This is why Yoav’s utility  struggles to understand him and help him take the right energy actions, even though he’s an ideal candidate for many. And he’s not alone. When you consider 12 bills per year,  marketing emails, energy reports, text alerts and everything else, a 1 million meter utility has on the order of 20 million touchpoints with their customers each year. And, the harsh truth is these disconnected, inconsistent and irrelevant experiences are squandering these valuable touchpoints each year with customers like Yoav.

At Uplight, we believe what’s missing is systematic approach for connecting those point solutions, simplifying the integrations for the utility, sharing customer data for analysis, and creating a consistent set of customer experiences for influencing and driving energy actions. In other words, the utility industry needs a system for Energy Action Management.

This, of course, doesn’t all have to be provided by one company.  There are already a lot of providers out there doing great energy action work. But it does mean there’s a new role for tightly integrated platforms and common technology standards — beyond  loose partnerships — that can simplify this layer and help utilities unify these experiences.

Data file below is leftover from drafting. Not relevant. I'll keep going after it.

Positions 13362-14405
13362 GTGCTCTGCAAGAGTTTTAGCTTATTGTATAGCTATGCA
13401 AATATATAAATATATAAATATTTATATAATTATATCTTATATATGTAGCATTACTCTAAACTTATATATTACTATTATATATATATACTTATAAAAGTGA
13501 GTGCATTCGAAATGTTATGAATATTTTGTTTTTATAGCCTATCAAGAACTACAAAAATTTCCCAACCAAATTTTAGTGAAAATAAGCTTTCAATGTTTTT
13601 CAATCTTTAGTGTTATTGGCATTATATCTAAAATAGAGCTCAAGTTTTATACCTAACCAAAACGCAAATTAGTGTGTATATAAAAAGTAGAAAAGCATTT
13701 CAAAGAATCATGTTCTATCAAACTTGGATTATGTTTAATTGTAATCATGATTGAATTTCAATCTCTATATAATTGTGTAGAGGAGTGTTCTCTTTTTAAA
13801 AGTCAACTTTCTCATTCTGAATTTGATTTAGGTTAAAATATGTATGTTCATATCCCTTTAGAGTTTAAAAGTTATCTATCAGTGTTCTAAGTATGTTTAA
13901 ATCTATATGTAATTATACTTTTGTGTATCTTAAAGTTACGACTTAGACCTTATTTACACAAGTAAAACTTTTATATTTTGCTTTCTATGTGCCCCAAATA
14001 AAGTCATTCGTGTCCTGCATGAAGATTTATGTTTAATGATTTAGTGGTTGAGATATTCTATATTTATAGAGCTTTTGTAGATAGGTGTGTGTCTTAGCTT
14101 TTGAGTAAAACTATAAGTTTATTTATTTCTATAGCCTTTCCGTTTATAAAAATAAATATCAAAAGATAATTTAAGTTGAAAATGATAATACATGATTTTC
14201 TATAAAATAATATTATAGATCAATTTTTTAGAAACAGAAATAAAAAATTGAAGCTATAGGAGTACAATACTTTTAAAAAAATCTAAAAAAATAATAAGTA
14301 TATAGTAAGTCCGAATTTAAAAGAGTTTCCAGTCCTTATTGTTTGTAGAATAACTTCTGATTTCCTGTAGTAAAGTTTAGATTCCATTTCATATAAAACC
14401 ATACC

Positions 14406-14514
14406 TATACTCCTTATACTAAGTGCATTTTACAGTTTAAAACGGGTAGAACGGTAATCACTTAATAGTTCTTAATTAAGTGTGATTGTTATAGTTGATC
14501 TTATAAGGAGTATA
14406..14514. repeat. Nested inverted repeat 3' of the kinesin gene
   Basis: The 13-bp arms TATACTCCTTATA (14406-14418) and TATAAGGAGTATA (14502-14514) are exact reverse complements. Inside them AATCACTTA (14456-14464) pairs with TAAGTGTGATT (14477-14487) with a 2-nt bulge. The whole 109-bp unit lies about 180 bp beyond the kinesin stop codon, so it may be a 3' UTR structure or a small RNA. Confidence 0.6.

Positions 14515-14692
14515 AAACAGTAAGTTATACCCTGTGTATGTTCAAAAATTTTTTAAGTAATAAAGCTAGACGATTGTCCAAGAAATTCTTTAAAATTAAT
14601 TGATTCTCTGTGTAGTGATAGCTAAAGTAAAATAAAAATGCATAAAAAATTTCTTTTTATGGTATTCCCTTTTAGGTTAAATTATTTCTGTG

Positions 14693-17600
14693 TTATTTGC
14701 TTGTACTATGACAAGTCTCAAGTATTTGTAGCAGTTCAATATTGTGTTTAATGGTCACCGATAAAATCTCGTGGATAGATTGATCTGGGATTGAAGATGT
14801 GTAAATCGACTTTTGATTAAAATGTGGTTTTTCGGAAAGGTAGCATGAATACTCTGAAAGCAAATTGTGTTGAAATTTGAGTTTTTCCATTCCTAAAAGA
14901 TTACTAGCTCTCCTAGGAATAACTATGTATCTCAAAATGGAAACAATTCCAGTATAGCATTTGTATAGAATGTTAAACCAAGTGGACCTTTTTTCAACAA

This was also our vision in creating Uplight: to be able to provide the market’s most complete, integrated collection of energy action management solutions, but as a part of one, unified platform. In other words, we’re aspiring to provide a central solution for enabling the kind of cohesive, connected customer experience utilities are trying to create.

And many of our utility partners, including National Grid, Duke Energy, and Consumers, are already seeing the benefits of getting a more holistic solution for energy action management; one that’s able to work together seamlessly precisely because it’s all from a unified platform.

Regardless of how it comes together, it is clear that the market is overdue for a common and connected approach to the customer energy experience, and that every utility should be aspiring to assemble their own Energy Action Management system and have the underlying platform(s) to support it.

This is not only because integrated Energy Action Management  will result in lower costs and easier deployment, but most importantly, because it leads to a better understanding of the customer, more relevant engagement, greater conversion to revenue, and in the end, enables the kinds of rich, orchestrated experiences that customers now expect—and the future depends upon.